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View Diary: Great Big Bounce (276 comments)

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  •  NC hasn't had a poll yet that really represents (11+ / 0-)

    an accurate "likely voter" model, or good demographics.  the influx of population - esp. dems - in the last 5 years throws demographic expectations for likelies whose behaviors can't really be predicted based on voting they didn't do here in 2004/2006 cycles.  moreover, none of the polls have had an accurate sample that reflects all of Barack's support bases - young voters, african-americans, and urban voters.  i've read these polls very, very carefully, and every single one has undersampled at least one of these groups.  particularly notable has been the underrepresentation of Barack's regional bases of support.  i wouldn't trust any poll that takes less than 22% of its sample from the Research Triangle region (in  point of fact, the region should yield 25% of the states votes, or slightly more).  Since this is Obama country, it matters if a pollster is taking, say, a third to half of its sample from Charlotte and Western NC (McCain strongholds) while shorting the Triangle.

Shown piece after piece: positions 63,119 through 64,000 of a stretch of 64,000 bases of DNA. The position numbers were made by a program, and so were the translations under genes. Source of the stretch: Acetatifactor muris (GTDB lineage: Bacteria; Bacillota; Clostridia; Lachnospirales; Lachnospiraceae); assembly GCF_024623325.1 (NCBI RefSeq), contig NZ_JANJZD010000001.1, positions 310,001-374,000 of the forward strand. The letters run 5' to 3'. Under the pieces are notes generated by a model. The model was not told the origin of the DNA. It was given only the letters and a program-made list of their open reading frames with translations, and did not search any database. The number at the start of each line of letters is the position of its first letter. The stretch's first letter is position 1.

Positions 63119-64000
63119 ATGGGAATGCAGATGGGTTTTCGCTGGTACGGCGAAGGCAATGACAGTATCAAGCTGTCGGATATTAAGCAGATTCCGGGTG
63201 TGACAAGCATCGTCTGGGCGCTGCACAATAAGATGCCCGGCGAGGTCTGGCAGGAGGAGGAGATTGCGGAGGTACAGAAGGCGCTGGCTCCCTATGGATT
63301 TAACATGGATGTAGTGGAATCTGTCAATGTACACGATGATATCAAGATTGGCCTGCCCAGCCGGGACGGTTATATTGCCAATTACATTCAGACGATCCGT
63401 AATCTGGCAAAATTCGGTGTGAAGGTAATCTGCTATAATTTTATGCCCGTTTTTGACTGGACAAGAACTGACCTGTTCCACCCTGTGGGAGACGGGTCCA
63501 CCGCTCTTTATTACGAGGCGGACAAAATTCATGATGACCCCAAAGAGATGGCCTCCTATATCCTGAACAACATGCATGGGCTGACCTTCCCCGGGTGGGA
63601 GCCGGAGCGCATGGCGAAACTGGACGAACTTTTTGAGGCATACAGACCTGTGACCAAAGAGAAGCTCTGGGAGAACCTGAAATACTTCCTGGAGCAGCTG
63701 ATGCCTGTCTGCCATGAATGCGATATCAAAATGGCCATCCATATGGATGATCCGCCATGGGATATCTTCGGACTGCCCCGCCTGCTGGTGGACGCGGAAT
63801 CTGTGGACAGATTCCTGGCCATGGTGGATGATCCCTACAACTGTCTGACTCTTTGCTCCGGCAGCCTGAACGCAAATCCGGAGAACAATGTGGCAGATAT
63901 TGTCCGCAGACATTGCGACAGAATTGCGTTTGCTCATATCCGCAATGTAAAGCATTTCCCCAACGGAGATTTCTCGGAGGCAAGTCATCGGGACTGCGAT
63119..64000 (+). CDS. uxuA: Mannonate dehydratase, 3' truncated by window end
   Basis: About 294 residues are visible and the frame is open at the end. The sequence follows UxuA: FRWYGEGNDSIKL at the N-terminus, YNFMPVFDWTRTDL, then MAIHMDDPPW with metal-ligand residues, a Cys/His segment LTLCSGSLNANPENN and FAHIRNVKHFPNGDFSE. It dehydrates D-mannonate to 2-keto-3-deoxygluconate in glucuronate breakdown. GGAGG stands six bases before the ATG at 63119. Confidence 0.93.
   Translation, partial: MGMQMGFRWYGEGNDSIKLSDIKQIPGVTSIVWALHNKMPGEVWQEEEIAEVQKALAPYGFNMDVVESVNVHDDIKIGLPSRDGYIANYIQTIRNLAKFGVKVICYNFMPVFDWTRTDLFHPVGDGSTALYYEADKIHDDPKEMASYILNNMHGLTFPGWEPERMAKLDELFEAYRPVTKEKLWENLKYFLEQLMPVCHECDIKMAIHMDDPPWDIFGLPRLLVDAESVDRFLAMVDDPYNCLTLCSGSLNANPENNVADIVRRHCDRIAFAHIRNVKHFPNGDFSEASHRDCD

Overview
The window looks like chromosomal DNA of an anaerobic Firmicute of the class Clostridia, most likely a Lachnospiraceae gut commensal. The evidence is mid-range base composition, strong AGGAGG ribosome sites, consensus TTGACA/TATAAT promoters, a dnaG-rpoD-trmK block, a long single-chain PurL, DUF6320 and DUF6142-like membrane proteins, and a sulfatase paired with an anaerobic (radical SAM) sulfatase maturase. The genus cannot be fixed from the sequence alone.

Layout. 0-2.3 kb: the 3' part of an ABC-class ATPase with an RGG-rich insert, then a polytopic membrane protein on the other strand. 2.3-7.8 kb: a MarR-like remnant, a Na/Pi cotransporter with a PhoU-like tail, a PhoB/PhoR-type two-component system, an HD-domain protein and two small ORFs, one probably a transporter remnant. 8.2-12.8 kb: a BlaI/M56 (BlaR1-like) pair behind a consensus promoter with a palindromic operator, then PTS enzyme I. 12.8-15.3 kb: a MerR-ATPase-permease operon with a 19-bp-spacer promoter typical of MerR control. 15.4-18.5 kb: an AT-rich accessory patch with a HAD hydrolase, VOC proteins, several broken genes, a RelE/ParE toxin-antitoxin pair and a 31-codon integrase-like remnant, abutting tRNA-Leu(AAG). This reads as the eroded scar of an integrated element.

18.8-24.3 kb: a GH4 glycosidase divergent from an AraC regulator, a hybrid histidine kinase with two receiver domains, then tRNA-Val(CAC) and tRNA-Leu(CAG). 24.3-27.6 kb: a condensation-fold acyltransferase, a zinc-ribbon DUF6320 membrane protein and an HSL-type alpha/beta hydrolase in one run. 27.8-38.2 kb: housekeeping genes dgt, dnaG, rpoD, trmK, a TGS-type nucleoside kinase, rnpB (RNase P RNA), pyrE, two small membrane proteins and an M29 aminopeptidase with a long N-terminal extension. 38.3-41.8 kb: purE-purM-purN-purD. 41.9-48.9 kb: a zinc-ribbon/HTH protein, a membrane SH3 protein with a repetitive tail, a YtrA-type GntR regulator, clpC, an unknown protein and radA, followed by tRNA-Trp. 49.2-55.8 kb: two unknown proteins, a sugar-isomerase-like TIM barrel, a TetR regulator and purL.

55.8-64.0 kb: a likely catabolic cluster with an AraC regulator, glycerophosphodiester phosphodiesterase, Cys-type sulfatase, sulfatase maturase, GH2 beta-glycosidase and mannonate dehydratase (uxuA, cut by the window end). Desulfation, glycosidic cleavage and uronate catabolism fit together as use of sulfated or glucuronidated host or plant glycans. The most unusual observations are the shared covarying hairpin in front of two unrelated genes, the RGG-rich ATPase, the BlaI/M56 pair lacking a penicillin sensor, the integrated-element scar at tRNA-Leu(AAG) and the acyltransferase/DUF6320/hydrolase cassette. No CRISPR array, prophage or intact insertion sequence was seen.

•  I got a sense of NC (6+ / 0-)

      while my son was in college there. Nothing I can say scientifically, but just a feeling I got that many of these folks can meld their religious predilections (and they were strikingly different than here in CT) with progressive ideals. Something else I picked up - Edwards was not as beloved in his home state as I would have assumed, and so the election results were not surprising to me.

    •  Writing from that same Research Triangle (6+ / 0-)

      Obama signs by the hundreds; virtually impossible to see the name McCain anywhere in public other than gated communities. The organization here is phenomenal, as it was already when Obama crushed Hillary in the primary. There is no way for the pollsters to measure what's happening here. McCain will need to be leading by 8 points as election day approaches to have a chance of winning. Remember, we almost elected Harvey Gantt in his run against Jesse Helms, and THAT was in 1996. The state has been turning incrementally Blue ever since.

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